surplus and billions from the latest round of federal stimulus
funding from the American Rescue Plan. Spending for K-12
education totals $123.9 billion and is at an all-time high,
including the largest ever allocation of Proposition 98 funding
for schools and community colleges.
On July 9, Governor Newsom signed a historic education budget with an unprecedented investment in our students and schools.
The California Legislature voted on and passed identical budget bills (AB/SB 129) on June 28, after reaching agreement with the governor about most budget issues. The full budget is $263 billion, thanks to an extraordinary surplus and the latest round of federal stimulus funding from the American Rescue Plan. A few outstanding details will be finalized in trailer bills.
California began the previous budget year with a looming
recession forecasted due to the COVID-19 pandemic, and a
projected $54 billion deficit. However, due mostly to the
inequitable recovery of the stock market, profits from Silicon
Valley, and high-income earners that did not lose their jobs, the
state now has projected a $75.7 billion surplus.
Governor Newsom introduced his proposed $227 billion budget for
2021-22 on January 8. The proposed budget is starkly different
from what lawmakers anticipated when they finalized the 2020-21
budget, largely because of much larger than expected tax
Gov. Newsom released the annual January budget proposal for the
2021-22 budget year, totaling $227.2 billion on Friday, January
8. The budget is very different from what lawmakers anticipated
six months ago, when the 2020-21 budget was finalized, thanks to
much larger than expected tax receipts. The proposal
includes $34 billion allocated to reserves (including the Public
School System Stabilization reserve) and as discretionary surplus
To cap a tumultuous week, today Governor Newsom announced his
state budget proposal for the coming year. Despite a struggling
economy, and high unemployment, the top line budget numbers are
hopeful for public education: a record $85.8 billion for K-14
schools, along with additional funding for teacher recruitment
and training, and special education, among other programs.
Additionally, the governor estimates that there will be an
additional $6.7 billion from the federal government for K-12 as
part of the most recent stimulus package.
Each November, the Legislative Analyst’s Office (LAO) is tasked
with providing the state Legislature with forecasting of the
state’s revenue and budget constraints. Those numbers have just
been released to provide a starting point for what to expect in
budget negotiations for the California 2021-22 state budget.
Governor Newsom signed
Senate Bill 820 into law on September 18, 2020. This budget
trailer bill is a technical clean-up bill for
Senate Bill 98, which was signed into law on June 29 as part
of the 2020-21 state budget. SB 820 contains several
clarifications that have an impact on early childhood, preK-12
schools, and higher education.
Major provisions of this bill affect both schools and
community colleges. They are listed first, followed by
more provisions specific to each division. You can also download
our pdf version.
Revises deadlines for spending COVID-19 learning loss mitigation
$355.2 million of these funds are from the Federal Trust
Fund. The deadline for spending these funds is extended by one
year, to September 30, 2022 (previously Sept. 30, 2021).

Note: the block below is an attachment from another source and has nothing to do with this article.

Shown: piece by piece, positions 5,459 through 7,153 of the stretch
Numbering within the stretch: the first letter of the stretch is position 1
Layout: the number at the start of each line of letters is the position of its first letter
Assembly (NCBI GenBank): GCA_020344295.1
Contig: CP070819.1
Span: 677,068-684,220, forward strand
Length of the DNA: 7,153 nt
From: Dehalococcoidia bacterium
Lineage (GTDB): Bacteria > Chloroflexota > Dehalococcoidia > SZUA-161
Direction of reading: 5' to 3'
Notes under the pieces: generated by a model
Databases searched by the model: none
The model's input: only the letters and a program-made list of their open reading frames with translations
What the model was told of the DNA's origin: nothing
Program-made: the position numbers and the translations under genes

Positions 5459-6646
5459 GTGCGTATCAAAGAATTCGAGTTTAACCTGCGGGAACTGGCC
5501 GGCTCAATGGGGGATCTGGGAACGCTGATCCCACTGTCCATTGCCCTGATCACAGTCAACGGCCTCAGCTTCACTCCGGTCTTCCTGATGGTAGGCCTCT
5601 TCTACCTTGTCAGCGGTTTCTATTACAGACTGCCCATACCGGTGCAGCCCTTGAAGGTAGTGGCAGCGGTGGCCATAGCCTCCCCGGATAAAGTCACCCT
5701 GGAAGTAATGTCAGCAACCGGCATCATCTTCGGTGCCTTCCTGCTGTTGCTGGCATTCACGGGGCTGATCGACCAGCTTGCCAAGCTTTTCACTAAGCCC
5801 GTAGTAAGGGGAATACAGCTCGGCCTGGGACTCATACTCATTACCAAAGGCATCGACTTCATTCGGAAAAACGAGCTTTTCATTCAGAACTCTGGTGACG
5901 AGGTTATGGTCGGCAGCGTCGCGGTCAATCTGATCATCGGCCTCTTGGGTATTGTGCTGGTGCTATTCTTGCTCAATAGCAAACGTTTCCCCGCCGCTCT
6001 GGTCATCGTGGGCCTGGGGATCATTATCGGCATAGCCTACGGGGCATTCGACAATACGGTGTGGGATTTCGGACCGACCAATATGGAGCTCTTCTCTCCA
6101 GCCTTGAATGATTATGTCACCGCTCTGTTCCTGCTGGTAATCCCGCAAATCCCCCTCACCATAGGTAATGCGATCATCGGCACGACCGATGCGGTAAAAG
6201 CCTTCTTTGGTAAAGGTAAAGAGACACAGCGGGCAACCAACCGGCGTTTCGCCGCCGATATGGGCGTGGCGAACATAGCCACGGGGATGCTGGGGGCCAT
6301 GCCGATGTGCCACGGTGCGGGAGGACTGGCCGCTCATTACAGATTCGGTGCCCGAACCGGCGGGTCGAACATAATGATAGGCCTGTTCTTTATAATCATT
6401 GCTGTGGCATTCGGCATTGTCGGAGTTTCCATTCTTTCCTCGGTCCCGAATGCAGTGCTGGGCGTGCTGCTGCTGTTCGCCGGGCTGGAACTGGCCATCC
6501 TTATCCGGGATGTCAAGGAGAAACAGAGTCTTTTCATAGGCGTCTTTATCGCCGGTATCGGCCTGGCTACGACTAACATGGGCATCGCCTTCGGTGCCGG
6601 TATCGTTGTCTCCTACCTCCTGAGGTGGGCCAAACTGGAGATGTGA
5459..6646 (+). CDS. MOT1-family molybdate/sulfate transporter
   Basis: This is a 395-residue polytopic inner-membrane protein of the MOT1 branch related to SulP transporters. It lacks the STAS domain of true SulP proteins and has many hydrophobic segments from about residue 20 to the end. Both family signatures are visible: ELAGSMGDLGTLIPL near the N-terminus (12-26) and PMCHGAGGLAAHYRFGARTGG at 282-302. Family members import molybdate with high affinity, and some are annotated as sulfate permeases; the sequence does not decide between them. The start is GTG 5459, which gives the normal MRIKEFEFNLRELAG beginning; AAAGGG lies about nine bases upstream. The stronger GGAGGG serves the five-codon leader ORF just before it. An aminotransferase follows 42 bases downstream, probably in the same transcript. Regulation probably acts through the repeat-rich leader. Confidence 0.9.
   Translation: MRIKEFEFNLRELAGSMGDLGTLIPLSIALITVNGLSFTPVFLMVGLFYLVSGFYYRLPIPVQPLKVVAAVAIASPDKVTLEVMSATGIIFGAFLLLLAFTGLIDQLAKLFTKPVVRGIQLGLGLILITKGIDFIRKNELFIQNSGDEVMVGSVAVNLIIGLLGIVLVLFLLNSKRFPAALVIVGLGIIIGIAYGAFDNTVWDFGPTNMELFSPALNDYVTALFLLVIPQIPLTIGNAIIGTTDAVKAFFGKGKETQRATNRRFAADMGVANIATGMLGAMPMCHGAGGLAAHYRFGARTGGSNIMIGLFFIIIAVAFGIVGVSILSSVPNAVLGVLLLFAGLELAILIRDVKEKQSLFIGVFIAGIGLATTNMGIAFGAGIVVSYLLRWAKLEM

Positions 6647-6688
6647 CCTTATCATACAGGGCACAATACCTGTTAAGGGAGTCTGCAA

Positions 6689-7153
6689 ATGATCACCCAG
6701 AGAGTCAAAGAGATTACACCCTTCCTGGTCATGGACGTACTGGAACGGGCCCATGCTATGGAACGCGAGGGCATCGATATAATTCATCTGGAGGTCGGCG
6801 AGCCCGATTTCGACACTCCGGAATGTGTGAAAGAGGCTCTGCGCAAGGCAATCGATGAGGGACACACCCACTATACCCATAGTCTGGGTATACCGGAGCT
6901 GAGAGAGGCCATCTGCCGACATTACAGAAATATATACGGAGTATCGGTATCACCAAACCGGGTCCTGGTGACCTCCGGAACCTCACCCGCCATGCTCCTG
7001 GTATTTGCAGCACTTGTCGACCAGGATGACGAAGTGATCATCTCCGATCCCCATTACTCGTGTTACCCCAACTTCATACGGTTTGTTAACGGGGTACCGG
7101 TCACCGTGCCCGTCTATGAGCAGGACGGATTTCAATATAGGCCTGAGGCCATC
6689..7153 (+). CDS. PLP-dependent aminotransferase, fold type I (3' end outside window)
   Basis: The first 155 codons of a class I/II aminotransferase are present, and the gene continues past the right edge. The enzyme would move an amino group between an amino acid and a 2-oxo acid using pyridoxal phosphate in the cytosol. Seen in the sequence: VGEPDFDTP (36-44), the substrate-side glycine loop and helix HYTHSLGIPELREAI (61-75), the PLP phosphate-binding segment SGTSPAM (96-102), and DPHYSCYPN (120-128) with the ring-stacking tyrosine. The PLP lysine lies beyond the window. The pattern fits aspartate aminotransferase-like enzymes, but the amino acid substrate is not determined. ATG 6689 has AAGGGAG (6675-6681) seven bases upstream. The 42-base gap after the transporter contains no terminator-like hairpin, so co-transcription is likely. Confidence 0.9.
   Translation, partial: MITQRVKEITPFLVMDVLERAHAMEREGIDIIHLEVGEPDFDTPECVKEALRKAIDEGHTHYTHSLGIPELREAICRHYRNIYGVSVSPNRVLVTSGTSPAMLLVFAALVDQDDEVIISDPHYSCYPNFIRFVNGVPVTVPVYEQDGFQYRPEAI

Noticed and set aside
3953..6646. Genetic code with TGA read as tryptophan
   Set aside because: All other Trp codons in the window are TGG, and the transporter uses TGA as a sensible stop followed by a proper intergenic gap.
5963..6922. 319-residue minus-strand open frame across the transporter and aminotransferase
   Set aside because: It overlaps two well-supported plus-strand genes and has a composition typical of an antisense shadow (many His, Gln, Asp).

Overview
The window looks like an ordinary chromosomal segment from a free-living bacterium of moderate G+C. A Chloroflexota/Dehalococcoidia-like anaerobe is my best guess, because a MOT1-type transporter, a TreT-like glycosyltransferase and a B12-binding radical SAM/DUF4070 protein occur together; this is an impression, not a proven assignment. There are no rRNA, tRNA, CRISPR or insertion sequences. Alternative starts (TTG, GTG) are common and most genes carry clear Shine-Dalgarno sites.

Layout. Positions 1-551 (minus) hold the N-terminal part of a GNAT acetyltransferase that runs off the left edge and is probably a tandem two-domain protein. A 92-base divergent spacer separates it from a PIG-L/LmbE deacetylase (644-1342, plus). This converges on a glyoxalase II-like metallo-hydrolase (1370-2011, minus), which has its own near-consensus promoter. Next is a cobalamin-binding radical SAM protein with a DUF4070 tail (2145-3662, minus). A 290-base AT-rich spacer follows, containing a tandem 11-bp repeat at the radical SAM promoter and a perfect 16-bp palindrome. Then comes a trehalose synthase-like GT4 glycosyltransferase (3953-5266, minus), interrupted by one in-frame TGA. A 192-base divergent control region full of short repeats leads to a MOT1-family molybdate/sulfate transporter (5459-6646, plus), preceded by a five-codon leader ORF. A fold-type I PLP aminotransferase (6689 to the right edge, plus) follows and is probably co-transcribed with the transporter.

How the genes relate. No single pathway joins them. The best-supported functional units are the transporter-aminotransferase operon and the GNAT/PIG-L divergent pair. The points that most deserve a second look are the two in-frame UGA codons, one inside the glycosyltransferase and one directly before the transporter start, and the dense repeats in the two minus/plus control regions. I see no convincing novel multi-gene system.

$539.9 million of these funds are from the state General
Fund. The deadline for spending these funds is extended to June
30, 2021 (previously Dec. 30, 2020).
$4.4 billion of these funds are from the Coronavirus Relief
Fund and there is no change to the deadline for spending these
funds (December 30, 2020).
Broadens eligibility to more districts for low-cost borrowing
Allows school and community college districts, and county
offices of education, to use the California School Finance
Authority (CSFA) intercept, which will enable those districts to
lower borrowing costs to address state funding deferrals.
Broadens use of funding for instructional materials and lottery
Existing law defines “instructional materials” and
“technology-based materials” such that it excludes electronic
equipment and could prohibit a school district from purchasing
computers or related equipment. The bill deletes language that
excludes electronic equipment from the definition of
technology-based materials and the provisions prohibiting the
replacement of computers or establishing a new computer lab. It
specifies that technology-based materials also include the
electronic equipment required to make use of those materials used
by pupils and teachers as a learning resource, including, but not
limited to, laptop computers and devices that provide internet
Clarifies the definition of “instructional materials” in a
new section of the Government Code, which will allow schools and
community colleges to use lottery funds to purchase instructional
materials. It specifies that instructional materials “include,
but are not limited to, laptop computers and devices that provide
internet access for use by pupils, students, teachers, and
faculty as learning resources,” and provides more flexibility in
the use of these funds.
Provides funding for enrollment growth
Amends the Budget Act to allow Local Educational Agencies
(LEAs), for their 2020-21 apportionment, to apply for either
planned increases or actual planned growth to classroom-based
student attendance in lieu of the 2019-20 average daily
attendance (ADA) hold-harmless guarantee adopted in the Budget
Act of 2020-21 under certain conditions.
Excludes non-classroom-based charter schools from eligibility